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Three Fun Ways to Help Your Contact Center Workforce Understand The Importance of Schedule Adherence

 Man juggling a tennis ball 

As workforce management professionals, we all know the difference that just one agent can make in our net staffing, and that’s true no matter how large our organization may be.

Unfortunately, our agents don’t always understand that concept. They may be thinking, “What difference can it make that I come back late from lunch? There are 200 other agents out there on the floor.” And while we all know the benefits to the call center when agents adhere to schedule – improved service level, better customer service, and cost savings for the company – sometimes these benefits are not enough to motivate agents.

So what can we do to teach “The Power of One” to our agent population? A great way to help agents understand this concept is through interactive, fun activities. Here are some examples:

Tennis Ball Activity

Pull together a group of associates and ask them to line up in two groups facing one another. One side represents the customers and the other serves as call handlers.

Give each of the “customers” a tennis ball - this represents a phone call. Then ask the customers to begin throwing the ball back and forth to the “agent” across from them. They will find this is very comfortable as long as there is a one-to-one ratio of customers to call handlers.

Now send one call handler on break but leave all the customers. Send another call handler on an "unscheduled break" and leave all the customers. Keep throwing the balls back and forth to the remaining call handlers. The participants will easily see the impact of losing one agent, and then they can feel the real impact of losing additional agents. This is also an excellent illustration to employ when talking about average handle time, schedule adherence, queue times, and service level/ASA.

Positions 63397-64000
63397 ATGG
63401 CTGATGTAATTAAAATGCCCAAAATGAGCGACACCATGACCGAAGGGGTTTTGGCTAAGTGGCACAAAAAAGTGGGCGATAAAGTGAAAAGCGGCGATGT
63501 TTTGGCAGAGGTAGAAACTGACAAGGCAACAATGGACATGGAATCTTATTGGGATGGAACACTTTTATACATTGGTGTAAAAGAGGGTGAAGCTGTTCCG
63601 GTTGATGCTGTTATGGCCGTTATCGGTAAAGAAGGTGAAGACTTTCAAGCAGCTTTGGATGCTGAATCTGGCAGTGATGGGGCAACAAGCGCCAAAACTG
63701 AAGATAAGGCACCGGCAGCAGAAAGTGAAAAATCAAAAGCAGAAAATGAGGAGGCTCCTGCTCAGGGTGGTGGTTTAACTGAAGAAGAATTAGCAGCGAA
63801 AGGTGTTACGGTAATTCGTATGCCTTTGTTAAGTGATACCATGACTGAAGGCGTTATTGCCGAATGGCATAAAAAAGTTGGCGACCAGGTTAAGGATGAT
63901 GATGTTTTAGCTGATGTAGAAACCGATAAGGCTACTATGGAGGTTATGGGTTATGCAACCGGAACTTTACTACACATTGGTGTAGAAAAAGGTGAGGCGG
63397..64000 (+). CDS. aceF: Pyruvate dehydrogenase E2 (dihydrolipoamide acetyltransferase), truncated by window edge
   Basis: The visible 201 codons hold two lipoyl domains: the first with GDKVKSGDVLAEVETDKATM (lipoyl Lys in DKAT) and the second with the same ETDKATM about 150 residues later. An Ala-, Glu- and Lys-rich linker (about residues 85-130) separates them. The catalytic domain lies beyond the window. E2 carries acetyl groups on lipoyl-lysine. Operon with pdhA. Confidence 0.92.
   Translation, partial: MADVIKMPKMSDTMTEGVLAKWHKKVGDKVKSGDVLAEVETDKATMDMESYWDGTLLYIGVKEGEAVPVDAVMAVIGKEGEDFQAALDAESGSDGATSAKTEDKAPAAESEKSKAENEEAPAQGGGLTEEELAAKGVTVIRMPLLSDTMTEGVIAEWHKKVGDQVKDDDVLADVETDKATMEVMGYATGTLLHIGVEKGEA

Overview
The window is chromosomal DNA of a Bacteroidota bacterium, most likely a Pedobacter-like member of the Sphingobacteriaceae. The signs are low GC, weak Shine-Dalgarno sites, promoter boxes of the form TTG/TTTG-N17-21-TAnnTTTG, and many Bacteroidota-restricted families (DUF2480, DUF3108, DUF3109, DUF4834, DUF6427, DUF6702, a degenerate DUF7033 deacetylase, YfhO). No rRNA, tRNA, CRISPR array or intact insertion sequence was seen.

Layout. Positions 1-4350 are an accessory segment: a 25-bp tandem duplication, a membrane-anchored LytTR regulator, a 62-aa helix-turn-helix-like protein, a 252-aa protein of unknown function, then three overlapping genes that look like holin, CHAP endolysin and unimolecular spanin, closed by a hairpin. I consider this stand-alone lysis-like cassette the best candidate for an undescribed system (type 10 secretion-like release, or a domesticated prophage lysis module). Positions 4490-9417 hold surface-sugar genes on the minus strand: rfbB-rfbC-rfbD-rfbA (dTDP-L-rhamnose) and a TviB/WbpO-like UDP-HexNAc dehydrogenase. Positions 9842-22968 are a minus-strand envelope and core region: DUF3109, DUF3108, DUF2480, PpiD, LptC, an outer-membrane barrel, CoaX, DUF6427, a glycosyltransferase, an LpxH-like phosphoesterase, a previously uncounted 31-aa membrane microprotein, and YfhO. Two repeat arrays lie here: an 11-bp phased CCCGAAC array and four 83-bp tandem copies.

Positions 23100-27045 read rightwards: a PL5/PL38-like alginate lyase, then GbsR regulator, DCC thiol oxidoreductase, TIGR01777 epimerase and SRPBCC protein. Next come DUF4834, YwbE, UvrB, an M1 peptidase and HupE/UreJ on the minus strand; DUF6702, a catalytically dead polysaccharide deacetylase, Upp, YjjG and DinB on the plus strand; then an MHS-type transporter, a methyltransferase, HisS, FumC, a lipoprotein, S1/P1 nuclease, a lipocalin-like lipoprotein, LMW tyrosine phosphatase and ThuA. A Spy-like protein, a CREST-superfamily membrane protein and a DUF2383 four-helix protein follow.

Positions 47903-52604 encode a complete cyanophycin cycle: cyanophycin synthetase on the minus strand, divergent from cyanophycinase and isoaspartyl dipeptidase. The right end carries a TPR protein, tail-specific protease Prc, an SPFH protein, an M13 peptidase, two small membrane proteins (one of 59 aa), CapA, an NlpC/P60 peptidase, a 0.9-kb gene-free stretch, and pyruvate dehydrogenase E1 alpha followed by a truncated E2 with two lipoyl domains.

Bucket Activity

You might want to do this one outside!

Have one volunteer slowly pour water into a bucket - the water represents incoming calls/orders. After the bucket is full, start to poke holes into the bucket, and say that the first holes represent someone leaving for a break or lunch according to their schedule. Agents can come up to plug these holes to stop the water flow.

Then poke some holes to represent agents out of adherence – late to work or from a break, for example – and do not plug those holes. As the water drains down, so goes the service level! The draining water can also represent lost orders or lost customers who have waited too long in queue.

The Balloon Game

This is a fun game that only requires balloons and a little space.

Inflate a bunch of balloons. Have your agents gather in a room, one preferably with space to move around and a high ceiling, and get a few people to start tossing the balloons in the air. The object of the game is to keep all the balloons in the air and not let any touch the floor.

Now, start taking agents away to represent agents out of adherence. Keep adding balloons and let them see how difficult it is to keep all the balloons in the air with fewer people.

These fun, physical activities can help drive home the concept that delivering good service to callers depends upon every single person being available when scheduled. There are many ways to teach “The Power of One” to your agents - try one of these ideas, or one of your own, and see what works for you!



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